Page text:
Third: increase inflow of Investments into the country. To dramatically increase corporate investment inflows into Nigeria, we should address the issues thrown up in the ‘Ease of Doing Business Survey’ conducted by the World Bank which ranks us a lowly 170 out of 189 countries. I would suggest we handle this initially by creating an investment haven like the Dubai International Financial City in Dubai where a separate legal regime would govern all the foreign company’s activities in the country, whether conducted within or outside the haven. Special courts would be set up to handle disputes in an expeditious manner. These serves the purpose of reassuring the investor that even a dispute on purchasing property in a separate state would be quickly resolved in the haven. To ensure that the investments in the country are profitable to the country, we should insert two clauses in the regulatory framework; the first that immediately a company sets up in the haven and increases its revenue to a set threshold, it must list on the Nigerian Stock Exchange, and secondly, each company must recruit and train a minimum amount of Nigerians and create a succession plan detailing how to reduce the number of expatriate staff to zero within five to ten years.
Fourth: Agricultural and Startup space transformation: The most important driver of improvement in the employment space will be agriculture but rather than large farms, we need to make small holder farming profitable enough to improve the standard of living of the farmer. To do this we need to create farming zones that are area specific, build silos in each area, and get the farmers to form cooperatives which deliver their produce to the silos, while government guarantees sales and payment to the farmers after a set period.
The Small and Medium Enterprise Development Agency of Nigeria (SMEDAN), a bureau of the Ministry of Trade needs to be transformed because it’s a major hindrance to increased employment in the country. The comparable Small Business Administration in the US’s role includes ensuring that about 23% of prime Federal Government contracts are awarded to SME’s; it also guarantees a percentage of all loans given to SMEs across the US by partnering with financial institutions. This agency of government helps SMEs start business, develop business plans and prepare for getting loans from banks. SMEDAN does none of that.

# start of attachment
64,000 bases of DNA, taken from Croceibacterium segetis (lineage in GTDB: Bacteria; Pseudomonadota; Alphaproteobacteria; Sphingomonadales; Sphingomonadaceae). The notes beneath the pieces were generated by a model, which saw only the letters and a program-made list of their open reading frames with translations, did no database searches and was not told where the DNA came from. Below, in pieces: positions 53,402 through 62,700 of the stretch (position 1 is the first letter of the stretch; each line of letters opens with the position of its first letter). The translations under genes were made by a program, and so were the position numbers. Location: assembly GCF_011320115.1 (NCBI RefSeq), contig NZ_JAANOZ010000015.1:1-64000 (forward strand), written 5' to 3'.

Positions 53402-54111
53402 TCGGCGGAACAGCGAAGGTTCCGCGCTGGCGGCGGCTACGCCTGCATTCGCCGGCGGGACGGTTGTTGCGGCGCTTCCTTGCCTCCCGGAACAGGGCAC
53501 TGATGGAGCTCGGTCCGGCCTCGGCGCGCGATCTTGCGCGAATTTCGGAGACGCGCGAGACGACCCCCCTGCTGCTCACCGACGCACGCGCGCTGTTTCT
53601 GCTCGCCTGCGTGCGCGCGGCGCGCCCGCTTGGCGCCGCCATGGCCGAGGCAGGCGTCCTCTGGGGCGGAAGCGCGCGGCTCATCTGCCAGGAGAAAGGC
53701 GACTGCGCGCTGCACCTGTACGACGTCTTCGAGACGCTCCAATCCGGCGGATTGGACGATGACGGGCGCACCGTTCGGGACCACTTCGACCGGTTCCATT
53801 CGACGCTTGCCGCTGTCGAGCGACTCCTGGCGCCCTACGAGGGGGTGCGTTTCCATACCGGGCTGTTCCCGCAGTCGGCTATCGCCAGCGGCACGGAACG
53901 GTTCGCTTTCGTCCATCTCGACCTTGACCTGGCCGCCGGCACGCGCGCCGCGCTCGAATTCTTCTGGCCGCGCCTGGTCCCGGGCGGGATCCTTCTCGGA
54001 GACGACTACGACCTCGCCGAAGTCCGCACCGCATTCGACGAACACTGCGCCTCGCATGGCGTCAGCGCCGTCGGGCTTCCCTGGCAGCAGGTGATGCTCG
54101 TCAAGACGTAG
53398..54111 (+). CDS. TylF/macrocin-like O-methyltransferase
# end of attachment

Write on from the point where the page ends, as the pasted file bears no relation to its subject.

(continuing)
Finally, we need to aggressively plug revenue leakages. Recently a newspaper carried details of how the largest rice importers were granted waivers to import the product leading to revenue losses of N36 billion to the government of Nigeria. Governance is Nigeria is opaque; MDA’s operated two different sets of accounting books to hide internally generated revenue. This should stop and all accounts should be published in the media. Also, any agreements signed by the agencies and which cost the country income should be penalised.
This incoming administration faces a monumental task to rapidly transform a nightmarish nation. It has to pick its battles, identify high priority areas to tackle for maximum effect, and within a 6– 12 months window show dramatically results or it will face a ground swell of anger worse than the one against Jonathan. Addressing the issues highlighted above might form a basis for starting that transformation.
Oluwafemi Akinfolarin, a Lawyer, writes in from Lagos.